Is the Apple Watch a bust? Wall Street still undecided.

Sales are still surging for the iPhone, but Apple shares are down after hints that the company's much-vaunted smartwatch may not be selling as fast as predicted.

Robert Galbraith/Reuters/File
An image of an Apple Watch is shown on a wall at its retail store in San Francisco, California, July 21, 2015. Apple reported a 32.5 percent rise in quarterly revenue, helped by 35 percent jump in sales of its flagship iPhones.

Apple's latest financial report shows iPhone sales are still surging, driven partly by growth in China. But it also contains hints that Apple's much-vaunted smartwatch may not be selling as fast as Wall Street expected.

The California tech giant sold more than 47.5 million iPhones during the three months ending in June, or 35 percent more than a year ago. That sent Apple's profit soaring nearly 38 percent for the quarter, to $10.7 billion.

But a lukewarm forecast for the current period, combined with uncertainty over the new Apple Watch, helped drive Apple shares down more than 6 percent in late trading Tuesday night.

While the iPhone is the engine of Apple's current success, many analysts and investors see the sleek new smartwatch as an important indicator of the company's ability to produce new products. CEO Tim Cook said Tuesday that watch sales outpaced initial sales of the iPhone and iPad during the first nine weeks after their launch.

Apple has previously said it sold 1 million iPhones in the first 74 days, or more than 10 weeks, after sales began in 2007. Apple has said it sold 2 million iPads in the first 60 days, with iPad sales hitting 3 million in 80 days after the iPad was launched in 2010. Analysts surveyed by FactSet had expected Apple to sell 4 million watches in the quarter.

Cook, however, declined to be more specific, saying he didn't want to give Apple's competitors any insights into the new product.

"Sales of the watch did exceed our own forecasts," Cook told analysts on a conference call, adding that demand outpaced supply in the early weeks. He said watch sales in June were greater than in May or April, when the watch first became available.

Some analysts noted that Apple reported $2.6 billion in revenue from the company's "Other Products" segment, which includes the watch. That's about $952 million more than the previous quarter, when the watch had not yet gone on sale, or significantly less than the $1.8 billion in watch sales that analysts surveyed by FactSet were expecting.

But Chief Financial Officer Luca Maestri told The Associated Press that revenue from the watch amounted to "well over" that $952 million increase. He said the watch sales were offset by declining revenue from iPods and accessories, which are also lumped into that segment.

Apple's quarterly revenue from all sources grew 33 percent from last year to $49.6 billion in the April-June quarter, with the iPhone contributing $31.4 billion in sales. Net income climbed nearly 38 percent to $10.7 billion, while earnings amounted to $1.85 per share.

That beat the estimates of Wall Street analysts surveyed by FactSet, who were expecting Apple to report earnings of $1.81 per share on sales of $49.25 billion.

Apple got a big boost from new markets like China, which contributed more than a quarter of the company's revenue, or $13.2 billion. China sales more than doubled from a year ago.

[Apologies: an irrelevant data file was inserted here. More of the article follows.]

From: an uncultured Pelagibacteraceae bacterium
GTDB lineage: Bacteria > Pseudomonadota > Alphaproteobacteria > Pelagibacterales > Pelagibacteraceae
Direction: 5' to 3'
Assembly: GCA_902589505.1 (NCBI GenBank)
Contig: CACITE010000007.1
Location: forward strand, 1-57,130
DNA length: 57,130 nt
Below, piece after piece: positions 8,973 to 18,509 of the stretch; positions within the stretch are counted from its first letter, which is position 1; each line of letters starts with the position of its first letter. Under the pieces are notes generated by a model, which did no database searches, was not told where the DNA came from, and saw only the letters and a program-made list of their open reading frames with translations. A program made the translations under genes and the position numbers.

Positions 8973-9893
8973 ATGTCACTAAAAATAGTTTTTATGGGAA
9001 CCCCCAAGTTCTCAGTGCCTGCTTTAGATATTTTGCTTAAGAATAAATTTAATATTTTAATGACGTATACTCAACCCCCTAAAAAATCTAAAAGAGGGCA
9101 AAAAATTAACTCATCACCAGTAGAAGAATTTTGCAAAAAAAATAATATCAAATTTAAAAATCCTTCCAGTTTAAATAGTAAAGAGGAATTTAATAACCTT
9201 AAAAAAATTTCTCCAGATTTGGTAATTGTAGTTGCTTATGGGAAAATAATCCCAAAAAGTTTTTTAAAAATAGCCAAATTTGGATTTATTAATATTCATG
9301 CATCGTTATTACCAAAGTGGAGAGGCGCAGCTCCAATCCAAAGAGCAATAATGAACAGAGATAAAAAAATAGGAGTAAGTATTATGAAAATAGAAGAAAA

The company is also benefiting from its decision to offer bigger screens with the iPhone 6 and 6 Plus, which is helping to lure consumers away from competing phone makers that started selling bigger-screen devices a few years earlier.

Apple sold more iPhones than the 47 million expected, on average, by analysts surveyed by FactSet. But in a sign of Wall Street's high expectations, some analysts said they were looking for sales of up to 49 million.

Analysts also worry about whether Apple can sustain its recent growth. In the coming months, it will face more difficult comparisons against the surge in sales that followed the iPhone 6 launch last September.

The company said Tuesday that it's expecting between $49 billion and $51 billion in revenue for the quarter ending in September. The mid-point of that range is below the average analyst estimate of $50.8 billion.

Meanwhile, many Apple-watchers were keen to hear more about the company's newest gadget. While not expected to be a major revenue source now, the AppleWatch has symbolic importance as the first new product category that Apple has launched since the 2011 death of co-founder and iconic CEO Steve Jobs.

"When you look at the next big wave of innovation, in coming years, it's not going to come from smartphones," said analyst Angelo Zino of S&P Capital Markets, who said phones are already becoming "commodity" items, even with Apple dominating the high end of that market. "So a lot of people want to see if Apple can roll out a new product that's very successful and innovative.

Maestri acknowledged that Apple has released detailed sales figures for other products, but he said the company wanted "to be careful" with information about the watch, to avoid tipping competitors as Apple learns more about consumer demand for a new product.

"We know that, for us to be successful, we need to innovate all the time," he added. "But when you look at what we've launched in the last 12 months, I think you can conclude that we're in great shape from the innovation standpoint."

Besides the Apple Watch, Apple has released new models of other devices and launched its Apple Pay electronic payments service last fall and a streaming music service this month.

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